How to Repair a Defective or Weak Cell in a 12-volt Battery
The 12-volt battery that is utilized in cars produces electrical energy after two chemical reactions. This battery constitutes of plates made out of lead and these are submerged in sulfuric acid. The plates need to be fully immersed in the electrolyte (sulfuric acid) for efficient results. Along with this, the electrolyte needs to be of the appropriate strength and the state of the plates is also a factor. Whether the electrolyte is lost or impurities make their way in or there is no regular charging, the existing chemical balance can be disrupted flawing its operation. In order to correct the battery’s operation, the chemical balance needs to be restored to its initial state.
The first step is to clean the top of the battery using a piece of dry cloth. The area around the vent caps should be cleaned with more care as you need to open them and any loose dirt will not aid the cause.
Next you need to unscrew all of the vent caps on top of the cells. You can do this by hand or even use a screwdriver if you want to. Make sure that the caps are kept safe. You must then make use of a flashlight to see the level of the electrolyte liquid inside each cell. The top of the metal plates should be immersed by about a quarter of an inch. If the cell has a lower depths of liquid, they are weak cells of the battery. To adjust the fluid, make use of battery water.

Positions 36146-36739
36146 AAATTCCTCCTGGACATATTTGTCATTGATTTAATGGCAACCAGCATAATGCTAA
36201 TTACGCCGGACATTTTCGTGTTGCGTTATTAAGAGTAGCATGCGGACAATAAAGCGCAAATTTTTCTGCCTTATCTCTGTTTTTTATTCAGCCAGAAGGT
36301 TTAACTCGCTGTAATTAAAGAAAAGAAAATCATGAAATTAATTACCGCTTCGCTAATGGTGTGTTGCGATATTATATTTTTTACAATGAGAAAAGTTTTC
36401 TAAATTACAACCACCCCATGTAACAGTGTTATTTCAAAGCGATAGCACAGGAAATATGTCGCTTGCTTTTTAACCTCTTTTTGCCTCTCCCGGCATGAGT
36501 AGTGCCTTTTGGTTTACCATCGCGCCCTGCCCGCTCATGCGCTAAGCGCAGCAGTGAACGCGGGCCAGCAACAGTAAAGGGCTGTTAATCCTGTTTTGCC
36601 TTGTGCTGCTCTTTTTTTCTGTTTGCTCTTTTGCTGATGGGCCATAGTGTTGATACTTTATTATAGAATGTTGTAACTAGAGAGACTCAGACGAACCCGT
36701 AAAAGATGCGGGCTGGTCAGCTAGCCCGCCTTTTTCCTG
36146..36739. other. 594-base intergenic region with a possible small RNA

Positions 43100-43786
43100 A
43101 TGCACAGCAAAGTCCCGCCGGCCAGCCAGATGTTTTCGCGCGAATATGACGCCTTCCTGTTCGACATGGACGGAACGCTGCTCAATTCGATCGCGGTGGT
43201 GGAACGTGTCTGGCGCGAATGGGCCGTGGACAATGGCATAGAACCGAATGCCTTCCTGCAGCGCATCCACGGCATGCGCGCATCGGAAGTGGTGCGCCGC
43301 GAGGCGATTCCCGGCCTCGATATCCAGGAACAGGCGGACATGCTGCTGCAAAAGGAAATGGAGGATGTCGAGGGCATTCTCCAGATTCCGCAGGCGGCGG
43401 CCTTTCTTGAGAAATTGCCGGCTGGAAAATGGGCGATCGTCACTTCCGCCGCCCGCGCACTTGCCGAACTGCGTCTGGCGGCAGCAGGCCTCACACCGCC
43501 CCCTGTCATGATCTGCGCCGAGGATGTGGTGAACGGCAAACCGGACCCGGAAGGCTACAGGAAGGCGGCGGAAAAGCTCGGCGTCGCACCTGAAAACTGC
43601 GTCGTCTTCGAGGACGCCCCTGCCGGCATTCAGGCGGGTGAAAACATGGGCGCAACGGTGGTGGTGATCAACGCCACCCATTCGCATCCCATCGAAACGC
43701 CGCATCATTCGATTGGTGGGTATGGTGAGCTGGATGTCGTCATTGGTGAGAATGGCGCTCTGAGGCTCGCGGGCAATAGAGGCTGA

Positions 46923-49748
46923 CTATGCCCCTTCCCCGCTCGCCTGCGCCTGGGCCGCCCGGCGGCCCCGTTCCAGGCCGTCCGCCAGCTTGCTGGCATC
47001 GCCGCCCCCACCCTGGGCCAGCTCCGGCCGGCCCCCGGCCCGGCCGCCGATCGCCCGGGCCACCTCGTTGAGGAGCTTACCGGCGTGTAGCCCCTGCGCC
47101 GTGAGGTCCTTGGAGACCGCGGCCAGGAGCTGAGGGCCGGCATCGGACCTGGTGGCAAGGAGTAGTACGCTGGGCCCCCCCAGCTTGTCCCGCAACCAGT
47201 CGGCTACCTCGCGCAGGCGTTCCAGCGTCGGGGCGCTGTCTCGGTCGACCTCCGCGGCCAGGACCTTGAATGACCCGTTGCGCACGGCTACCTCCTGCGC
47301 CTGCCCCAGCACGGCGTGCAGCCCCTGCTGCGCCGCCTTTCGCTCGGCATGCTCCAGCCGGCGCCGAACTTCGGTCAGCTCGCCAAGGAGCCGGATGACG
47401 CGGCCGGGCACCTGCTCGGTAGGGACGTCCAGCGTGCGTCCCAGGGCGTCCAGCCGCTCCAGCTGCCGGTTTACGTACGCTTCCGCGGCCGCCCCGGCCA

Then place the vent caps back on and put the battery up for charging. After a timespan of about 12 hours, if a cell persists to be out of order, take the vent caps off once again. Use goggles and gloves for this procedure. Dip a hydrometer inside each cell to measure the severity of the acid. 1.265 is the gravity of a completely charged battery and this value should not be out of the 0.05 difference in all cells. But if the difference is greater than 0.05, you need to add more acid to that cell keeping in mind the manufacturer’s directives.
After that charge the battery again and then test it in the same way. If a cell remains defective, sulfation is most likely the cause for it. Prolonged low specific gravity produces lead-sulfate crystals in the cell. In this scenario, it I best to take the battery to a technician who will recommend either repairing or replacing the battery.
Charge the battery spanning every two weeks for optimal results and minimize sulfation.
Make a habit of measuring electrolyte fluid levels before charging the battery.
Always make use of protective gear when handling battery acid as it corrodes.
Make sure your eyes and mouth are protected and safe from the poison of the battery electrolyte.